Cosmopolitan cities like San Francisco, New York, Los Angeles, Chicago and Miami have long served as the nation's culinary capitals.
Get ready to add Salt Lake City to that list.
That's right. In Salt Lake City, a group of local farmers, cheese makers, bakers and chefs are remaking the city's culinary image. Rockhill Creamery, Beehive Cheese and Drake Family Farms utilize area grazing pastures to produce a variety of cheeses, including goat's milk, Gouda, feta and Gruyère. Crumb Brothers Artisan Breads hand-crafts olive, sourdough and ciabatta loaves, as well as other breads and pastries. And establishments like Bambara, a Kimpton Hotel restaurant that uses ingredients from local growers and ranchers, prove that Salt Lake can compete with the standard-bearers.
It's one of a handful of smaller cities across the county that are emerging as culinary destinations in their own right. Similar things are happening in cities like Tucson, Ariz., Chapel Hill, N.C., and Baton Rouge, La.
Kate Krader, restaurant editor at Food & Wine, attributes the evolution in food culture to several converging factors. These have simultaneously educated consumers about food production and glamorized not only local, organic and artisanal food items, but also the chefs and farmers who deliver them to the table.
"The days when the Olive Garden was ranked the best restaurant in the country," Krader says, "are on the decline."
One anecdotal measure, says Krader, has been the magazine's annual "Best New Chefs" list, which awards the honor to 10 chefs across the country. In recent years, winners have hailed from places like St. Louis, Waterbury, Vt., and Western Springs, Ill. Food & Wine editors are no longer surprised to learn that some of the country's most promising chefs are plying their trade in lesser-known destinations, a trend that surfaced about 10 years ago.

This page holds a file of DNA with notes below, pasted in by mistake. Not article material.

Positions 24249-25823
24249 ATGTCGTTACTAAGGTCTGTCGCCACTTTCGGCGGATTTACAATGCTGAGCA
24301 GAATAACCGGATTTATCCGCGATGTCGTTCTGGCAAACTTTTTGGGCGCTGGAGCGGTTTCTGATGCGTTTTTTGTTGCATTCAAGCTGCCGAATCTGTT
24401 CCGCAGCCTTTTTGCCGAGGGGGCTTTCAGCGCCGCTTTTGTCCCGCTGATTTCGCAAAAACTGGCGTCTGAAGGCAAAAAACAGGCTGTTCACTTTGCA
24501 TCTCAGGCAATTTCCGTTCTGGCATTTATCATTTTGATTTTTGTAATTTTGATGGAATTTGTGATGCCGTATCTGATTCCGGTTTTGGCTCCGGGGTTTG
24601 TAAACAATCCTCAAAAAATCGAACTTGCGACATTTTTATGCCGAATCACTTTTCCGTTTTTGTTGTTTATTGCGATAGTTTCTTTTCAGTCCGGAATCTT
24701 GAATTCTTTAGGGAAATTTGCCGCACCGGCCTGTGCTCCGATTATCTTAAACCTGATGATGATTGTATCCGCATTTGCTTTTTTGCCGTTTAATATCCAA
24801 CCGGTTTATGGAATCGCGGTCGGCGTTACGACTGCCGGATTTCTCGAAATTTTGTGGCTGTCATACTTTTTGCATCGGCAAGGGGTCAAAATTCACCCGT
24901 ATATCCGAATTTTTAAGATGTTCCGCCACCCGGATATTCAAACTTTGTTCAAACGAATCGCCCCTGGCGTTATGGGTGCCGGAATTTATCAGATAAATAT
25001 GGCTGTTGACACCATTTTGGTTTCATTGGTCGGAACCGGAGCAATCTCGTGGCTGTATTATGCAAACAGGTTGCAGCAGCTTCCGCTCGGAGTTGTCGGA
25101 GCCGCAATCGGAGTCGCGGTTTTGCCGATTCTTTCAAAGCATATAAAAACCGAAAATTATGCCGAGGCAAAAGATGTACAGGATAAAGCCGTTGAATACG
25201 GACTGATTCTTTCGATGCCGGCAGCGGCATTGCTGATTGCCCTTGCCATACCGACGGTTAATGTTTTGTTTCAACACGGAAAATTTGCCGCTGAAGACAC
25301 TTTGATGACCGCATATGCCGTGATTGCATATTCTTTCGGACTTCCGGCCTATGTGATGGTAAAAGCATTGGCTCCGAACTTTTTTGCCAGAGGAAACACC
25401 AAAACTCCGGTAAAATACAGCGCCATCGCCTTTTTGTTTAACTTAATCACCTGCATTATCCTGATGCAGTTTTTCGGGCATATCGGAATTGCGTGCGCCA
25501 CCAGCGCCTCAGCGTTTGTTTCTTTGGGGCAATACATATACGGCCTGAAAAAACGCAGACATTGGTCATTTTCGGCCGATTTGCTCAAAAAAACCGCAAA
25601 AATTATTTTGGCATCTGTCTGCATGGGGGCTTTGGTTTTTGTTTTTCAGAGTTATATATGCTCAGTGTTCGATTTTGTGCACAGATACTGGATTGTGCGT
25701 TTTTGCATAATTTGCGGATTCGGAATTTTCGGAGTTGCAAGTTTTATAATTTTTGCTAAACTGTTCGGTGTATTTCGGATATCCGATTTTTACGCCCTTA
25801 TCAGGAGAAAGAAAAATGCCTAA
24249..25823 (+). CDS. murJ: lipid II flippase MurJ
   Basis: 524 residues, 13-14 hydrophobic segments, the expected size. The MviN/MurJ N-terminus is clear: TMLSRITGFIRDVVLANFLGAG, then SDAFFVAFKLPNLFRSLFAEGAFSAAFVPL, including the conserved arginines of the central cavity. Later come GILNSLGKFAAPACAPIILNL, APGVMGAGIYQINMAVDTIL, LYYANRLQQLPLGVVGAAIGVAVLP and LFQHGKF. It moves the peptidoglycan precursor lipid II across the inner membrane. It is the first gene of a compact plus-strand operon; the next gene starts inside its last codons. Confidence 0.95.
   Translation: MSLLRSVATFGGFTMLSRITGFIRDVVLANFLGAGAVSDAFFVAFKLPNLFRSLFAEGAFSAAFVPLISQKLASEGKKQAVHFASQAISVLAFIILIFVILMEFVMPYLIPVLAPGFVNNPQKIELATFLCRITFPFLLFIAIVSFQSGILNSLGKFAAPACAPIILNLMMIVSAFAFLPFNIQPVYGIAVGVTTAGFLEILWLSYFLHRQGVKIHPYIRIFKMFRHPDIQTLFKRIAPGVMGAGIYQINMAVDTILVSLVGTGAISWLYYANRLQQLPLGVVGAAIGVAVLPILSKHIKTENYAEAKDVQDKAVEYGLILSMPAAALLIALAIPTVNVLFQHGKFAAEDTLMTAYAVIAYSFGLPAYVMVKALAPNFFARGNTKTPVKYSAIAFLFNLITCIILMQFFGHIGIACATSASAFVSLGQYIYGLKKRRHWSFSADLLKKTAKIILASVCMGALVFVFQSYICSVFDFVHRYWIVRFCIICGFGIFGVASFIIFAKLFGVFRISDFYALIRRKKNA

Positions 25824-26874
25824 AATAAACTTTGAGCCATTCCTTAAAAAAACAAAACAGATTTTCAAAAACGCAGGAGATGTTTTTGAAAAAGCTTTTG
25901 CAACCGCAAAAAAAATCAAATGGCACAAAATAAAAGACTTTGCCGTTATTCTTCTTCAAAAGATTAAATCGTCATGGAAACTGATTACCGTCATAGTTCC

The past decade, says Krader, has been a pivotal one for other reasons. Food — and the way it reaches your plate — has become a fashionable topic, popularized in part by the rise of the Food Network, the expansion of the grocery chain Whole Foods and the growth of farmers' markets.
The Food Network now reaches 96 million households, and according to the channel, that’s 63 more million households than it reached in 1998. Those viewers are constantly exposed to new personalities and styles of cuisine, which they're often inspired to try at home or on Main Street.
Whole Foods, which sells organic products and champions an ethic of buying locally when possible, operates more than 270 stores nationwide, including locations in Birmingham, Ala., Carmel, Ind., and Lexington, Ky. The chain was born in 1980 in Austin, Texas, and just 10 years ago, had only 70 stores.
At the same time, farmers' markets have increased their presence dramatically. Between 2002 and 2006, there was a 40% increase in the number of markets nationwide, according to the market research group Packaged Facts. When last counted in 2006, there were 4,385 markets in the country, each of which exposes consumers to regional growers and purveyors.
Collectively, these trends have played a significant role in transforming expectations in cities that could have once been considered culinary backwaters.
Anya Fernald, executive director of Slow Food Nation, a subsidiary of the non-profit organization Slow Food USA, says that, as a result, consumers have begun to reconsider their attitudes toward food.
"Globally, people are looking for authenticity and goods that have a connection to people, a place and culture," she says. Great culinary experiences, for example, now include looking in one's own (figurative) backyard for the ingredients for that night's dinner. Fernald adds, "It's not about that truffle foam that totally blew my mind."